Grantmakers' intense bias against "overhead" costs reinforces the natural inclination of nonprofit leaders to concentrate on service delivery rather than management and organizational capacity-building (or what one executive director disdainfully referred to as "administrivia"). Taken together, the absence of both funding and attention from leaders means that expenditures associated with people, systems, and internal management processes are kept to bare minimums. Bookkeepers are hired when chief financial officers are required. Individuals rarely receive regular performance reviews, much less development and training. With limited recruiting budgets, organizations are forced to hire whomever they can and then hope that each person can be motivated and capable enough to perform well. So-called capacity-building is viewed as an unaffordable luxury rather than what it is--an undeniable necessity.
Strategic distraction is the last but not least of the indirect costs of philanthropic capital. Strategy is the allocation of scarce resources to achieve desired results. Like foundations, which attempt to use their assets in ways that will lead to certain desired outcomes, nonprofits also have strategies (although these are often not as rigorous or explicit as they might be). Nonprofits almost always confront severe financial and organizational constraints to pursuing their strategies, however. And unlike endowed foundations, they have to both raise annual funds and implement programs. A foundation can "waste" resources without any direct consequences to the institution or its executives (and quite possibly without even knowing that the resources were indeed wasted). But if a nonprofit wastes its resources, it not only impairs its ability to attract future funding but also handicaps its ability to serve its constituents. The more a nonprofit's strategy is disrupted, the less likely it is that it will deliver impact.
Whenever grantmakers impose their strategic imperatives on grantees, they run the risk of eroding impact. Given limited resources, organizations must make choices about what they will do and what they won't do. Saying "no" is as important as saying "yes." Because the top priority of most nonprofits is funding, however, they find it impossible to say "no" to funders, even if a particular grant is somewhat inconsistent with their strategy. In fact, in order to appeal to the widest possible set of funders, a broad (or sometimes even ill-defined) strategy can be helpful, because it allows donors with different priorities to add their own pieces to the organization's crazy quilt of activities. Focus may be essential for allocating resources and delivering results, but it can complicate fundraising; and ultimately fundraising effectiveness is even more essential, because without money there are no programs.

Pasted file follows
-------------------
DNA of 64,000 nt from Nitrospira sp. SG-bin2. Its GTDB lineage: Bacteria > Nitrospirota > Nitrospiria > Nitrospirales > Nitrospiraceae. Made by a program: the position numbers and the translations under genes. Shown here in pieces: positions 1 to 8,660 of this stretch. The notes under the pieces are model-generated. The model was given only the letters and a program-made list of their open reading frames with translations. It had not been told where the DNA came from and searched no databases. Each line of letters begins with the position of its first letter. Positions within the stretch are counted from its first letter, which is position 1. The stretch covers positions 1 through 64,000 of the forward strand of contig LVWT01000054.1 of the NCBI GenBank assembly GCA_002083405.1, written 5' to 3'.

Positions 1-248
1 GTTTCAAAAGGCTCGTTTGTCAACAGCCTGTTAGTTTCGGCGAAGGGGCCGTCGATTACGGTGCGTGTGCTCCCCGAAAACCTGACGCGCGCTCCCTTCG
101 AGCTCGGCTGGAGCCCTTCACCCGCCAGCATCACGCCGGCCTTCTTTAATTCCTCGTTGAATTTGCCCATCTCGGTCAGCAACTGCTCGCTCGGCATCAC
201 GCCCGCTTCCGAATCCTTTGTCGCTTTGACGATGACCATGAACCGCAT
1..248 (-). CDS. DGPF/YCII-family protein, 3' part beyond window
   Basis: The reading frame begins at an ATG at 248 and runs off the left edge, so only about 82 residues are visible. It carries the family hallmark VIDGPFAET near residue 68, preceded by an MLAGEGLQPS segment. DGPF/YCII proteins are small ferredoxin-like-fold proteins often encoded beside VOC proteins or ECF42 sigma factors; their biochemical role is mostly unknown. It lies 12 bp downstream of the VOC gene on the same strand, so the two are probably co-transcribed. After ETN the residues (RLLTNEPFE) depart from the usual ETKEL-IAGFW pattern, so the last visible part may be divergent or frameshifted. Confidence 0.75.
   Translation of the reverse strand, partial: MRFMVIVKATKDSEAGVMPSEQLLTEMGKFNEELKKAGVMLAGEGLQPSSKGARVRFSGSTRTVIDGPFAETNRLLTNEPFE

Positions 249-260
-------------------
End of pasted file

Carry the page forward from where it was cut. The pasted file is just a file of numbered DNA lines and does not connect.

Moving Toward Higher-Impact Philanthropy
Anyone can give money away. The simple act of writing checks or approving grants demands no particular skill, rigor, or accountability, yet it is virtually guaranteed to generate recognition, praise, and goodwill. Thankful beneficiaries need their benefactors to feel appreciated; hopeful beneficiaries need to position themselves for future grants. So the cycle of high-cost, feel-good philanthropy is perpetuated, occasionally netting social results but often falling short.
Breaking this cycle begins at home: in a sense, motive matters most. Philanthropists who are genuinely committed to increasing the impact of their grants and gifts accept that how they give is as important as what they give to. They supplement their own opinions and perspectives with the best facts available and (if need be) pay more attention to the latter than the former. They place their grantees' needs and strategies ahead of (or at least on par with) their own. They subordinate the understandable inclination to act like principals to playing the less-glamorous role of financial intermediary. They combine the excitement and appeal of supporting programs with the more mundane activity of building capacity. Such logical (but by no means natural) acts are essential if higher impact really is the primary objective.
A commitment to higher-impact philanthropy also requires a willingness to bet on future outcomes, outcomes over which the donor has limited control. The bigger the bet (in the context of one's overall resources), however, the greater the risk; so, not surprisingly, some donors try to reduce the risk by making relatively small grants to numerous grantees. The implicit premise is that by spreading resources this way, donors will minimize the downside of any particular bad bet. In actuality, small tentative commitments may often be the riskiest bets of all, because they sustain chronically undercapitalized organizations, which, in turn, underperform and struggle to deliver results.